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Diversity of Agents
 University of Amsterdam
, 2006
"... Diversity of agents is investigated in the context of standard epistemic logic, dynamic information update, and belief revision. We provide a systematic discussion of different sources of diversities, such as introspection ability, powers of observation, memory capacity, and revision policies. In ea ..."
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Diversity of agents is investigated in the context of standard epistemic logic, dynamic information update, and belief revision. We provide a systematic discussion of different sources of diversities, such as introspection ability, powers of observation, memory capacity, and revision policies. In each case, we show how this diversity can be encoded in a logical system allowing for individual variation among rational agents. We conclude by raising some general issues concerning this view of a logic as a system for encoding a society of diverse agents and their interaction. 1 Diversity Inside Logical Systems Logical systems seem to prescribe one norm for an “idealized agent”. Any discrepancies with actual human behavior are then irrelevant, since the logic is meant to be normative, not descriptive. But logical systems would not be of much appeal if they did not have a plausible link with reality. And this is not just a matter of confronting one ideal norm with one kind of practical behavior. The striking fact is that human and virtual agents are not all the same: actual reasoning takes place in societies of diverse agents. This diversity shows itself particularly clearly in epistemic logic. There have been long debates about the appropriateness of various basic axioms, and they have to do with agents ’ different powers. In particular,
Products Of `transitive' Modal Logics Without The (abstract) Finite Model Property
"... It is well known that many twodimensional products of modal logics with at least one `transitive' (but not `symmetric') component lack the product finite model property. Here we show that products of two `transitive' logics (such as, e.g., K4 K4, S4 S4, GrzGrz and GLGL) do not ..."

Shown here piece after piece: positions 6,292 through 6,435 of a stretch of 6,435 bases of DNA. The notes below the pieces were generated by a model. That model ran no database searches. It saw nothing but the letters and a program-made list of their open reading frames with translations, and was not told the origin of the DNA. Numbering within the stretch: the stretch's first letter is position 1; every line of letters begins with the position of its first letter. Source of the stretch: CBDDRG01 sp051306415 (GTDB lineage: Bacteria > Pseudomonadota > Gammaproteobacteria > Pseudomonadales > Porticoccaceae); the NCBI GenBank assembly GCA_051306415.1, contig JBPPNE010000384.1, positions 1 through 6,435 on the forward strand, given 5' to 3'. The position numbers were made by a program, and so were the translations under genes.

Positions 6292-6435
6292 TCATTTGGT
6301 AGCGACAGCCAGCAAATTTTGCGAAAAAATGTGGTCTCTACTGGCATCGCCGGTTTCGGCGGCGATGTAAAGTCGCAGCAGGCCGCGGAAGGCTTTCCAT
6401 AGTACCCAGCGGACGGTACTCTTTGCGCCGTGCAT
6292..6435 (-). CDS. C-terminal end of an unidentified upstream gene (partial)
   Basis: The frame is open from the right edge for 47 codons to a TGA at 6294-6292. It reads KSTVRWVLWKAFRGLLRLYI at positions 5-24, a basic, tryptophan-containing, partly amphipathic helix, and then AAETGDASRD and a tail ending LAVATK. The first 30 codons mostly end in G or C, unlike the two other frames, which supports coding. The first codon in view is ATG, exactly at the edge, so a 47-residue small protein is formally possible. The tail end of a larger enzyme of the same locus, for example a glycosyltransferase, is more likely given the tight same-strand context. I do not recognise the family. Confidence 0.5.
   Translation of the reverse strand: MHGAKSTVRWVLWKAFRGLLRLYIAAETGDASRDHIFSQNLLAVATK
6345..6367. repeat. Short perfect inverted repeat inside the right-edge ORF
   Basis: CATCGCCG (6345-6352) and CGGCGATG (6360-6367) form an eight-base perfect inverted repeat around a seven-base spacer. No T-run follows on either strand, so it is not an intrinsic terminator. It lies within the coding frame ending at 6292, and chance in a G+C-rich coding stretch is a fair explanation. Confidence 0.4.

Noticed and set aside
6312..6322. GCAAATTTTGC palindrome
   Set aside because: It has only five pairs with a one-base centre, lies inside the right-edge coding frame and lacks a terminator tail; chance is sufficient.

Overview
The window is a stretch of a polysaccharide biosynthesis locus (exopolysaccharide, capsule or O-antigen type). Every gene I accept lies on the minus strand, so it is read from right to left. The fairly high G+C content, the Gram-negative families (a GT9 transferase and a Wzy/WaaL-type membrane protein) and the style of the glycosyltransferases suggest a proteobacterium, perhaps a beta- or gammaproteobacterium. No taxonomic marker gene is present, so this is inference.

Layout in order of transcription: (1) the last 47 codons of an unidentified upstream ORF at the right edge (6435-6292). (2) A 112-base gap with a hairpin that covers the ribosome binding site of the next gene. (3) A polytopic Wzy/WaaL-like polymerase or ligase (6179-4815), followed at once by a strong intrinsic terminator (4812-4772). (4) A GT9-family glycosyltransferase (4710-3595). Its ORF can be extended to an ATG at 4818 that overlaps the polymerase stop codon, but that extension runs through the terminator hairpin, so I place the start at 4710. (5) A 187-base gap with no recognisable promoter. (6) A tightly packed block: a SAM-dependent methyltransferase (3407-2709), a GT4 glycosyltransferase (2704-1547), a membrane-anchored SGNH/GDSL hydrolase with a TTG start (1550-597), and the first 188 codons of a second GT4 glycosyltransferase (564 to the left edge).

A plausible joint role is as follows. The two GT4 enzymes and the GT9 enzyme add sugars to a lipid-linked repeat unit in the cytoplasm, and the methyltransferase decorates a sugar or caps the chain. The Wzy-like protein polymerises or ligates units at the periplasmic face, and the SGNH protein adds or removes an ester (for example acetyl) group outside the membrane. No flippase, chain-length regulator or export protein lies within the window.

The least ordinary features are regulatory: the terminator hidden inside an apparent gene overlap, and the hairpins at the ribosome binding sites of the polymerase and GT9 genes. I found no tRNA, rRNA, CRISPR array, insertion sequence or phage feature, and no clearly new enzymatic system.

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It is well known that many twodimensional products of modal logics with at least one `transitive' (but not `symmetric') component lack the product finite model property. Here we show that products of two `transitive' logics (such as, e.g., K4 K4, S4 S4, GrzGrz and GLGL) do not have the (abstract) finite model property either. These are the first known examples of 2D modal product logics without the finite model property where both components are natural unimodal logics having the finite model property.
The Topological Product of S4 and S5
"... The most obvious bimodal logic generated from unimodal logics L1 and L2 is their fusion, L1⊗L2, axiomatized by the theorems of L1 for □1 and of L2 for □2, and by the rules of modus ponens, substitution and necessitation for □1 and for □2. Shehtman introduced the frame product L1×L2, as the logic of ..."
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The most obvious bimodal logic generated from unimodal logics L1 and L2 is their fusion, L1⊗L2, axiomatized by the theorems of L1 for □1 and of L2 for □2, and by the rules of modus ponens, substitution and necessitation for □1 and for □2. Shehtman introduced the frame product L1×L2, as the logic of the products of certain Kripke frames. Typically, L1 ⊗L2 � L1 ×L2, e.g. S4⊗S4 � S4×S4. Van Benthem, Bezhanishvili, ten Cate and Sarenac generalized Shehtman’s idea and introduced the topological product L1 ×t L2, as the logic of the products of certain topological spaces: they showed, in particular, that S4×t S4 = S4⊗S4. In this paper, we axiomatize S4×t S5, which is strictly between S4 ⊗ S5 and S4 × S5. We also apply our techniques to proving a conjecture of van Benthem et al concerning the logic of products of Alexandrov spaces with arbitrary topological spaces.
Onevariable firstorder linear temporal logics with counting
"... Firstorder temporal logics are notorious for their bad computational behaviour. It is known that even the twovariable monadic fragment is highly undecidable over various timelines. However, following the introduction of the monodic formulas (where temporal operators can be applied only to subformu ..."
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Firstorder temporal logics are notorious for their bad computational behaviour. It is known that even the twovariable monadic fragment is highly undecidable over various timelines. However, following the introduction of the monodic formulas (where temporal operators can be applied only to subformulas with at most one free variable), there has been a renewed interest in understanding extensions of the onevariable fragment and identifying those that are decidable. Here we analyse the onevariable fragment of temporal logic extended with counting (to two), interpreted in models with constant, decreasing, and expanding firstorder domains. We show that over most classes of linear orders these logics are (sometimes highly) undecidable, even without constant and function symbols, and with the sole temporal operator ‘eventually’. A more general result says that the bimodal logic of commuting linear and pseudoequivalence relations is undecidable. The proofs are by reductions of various counter machine problems. 1 Introduction and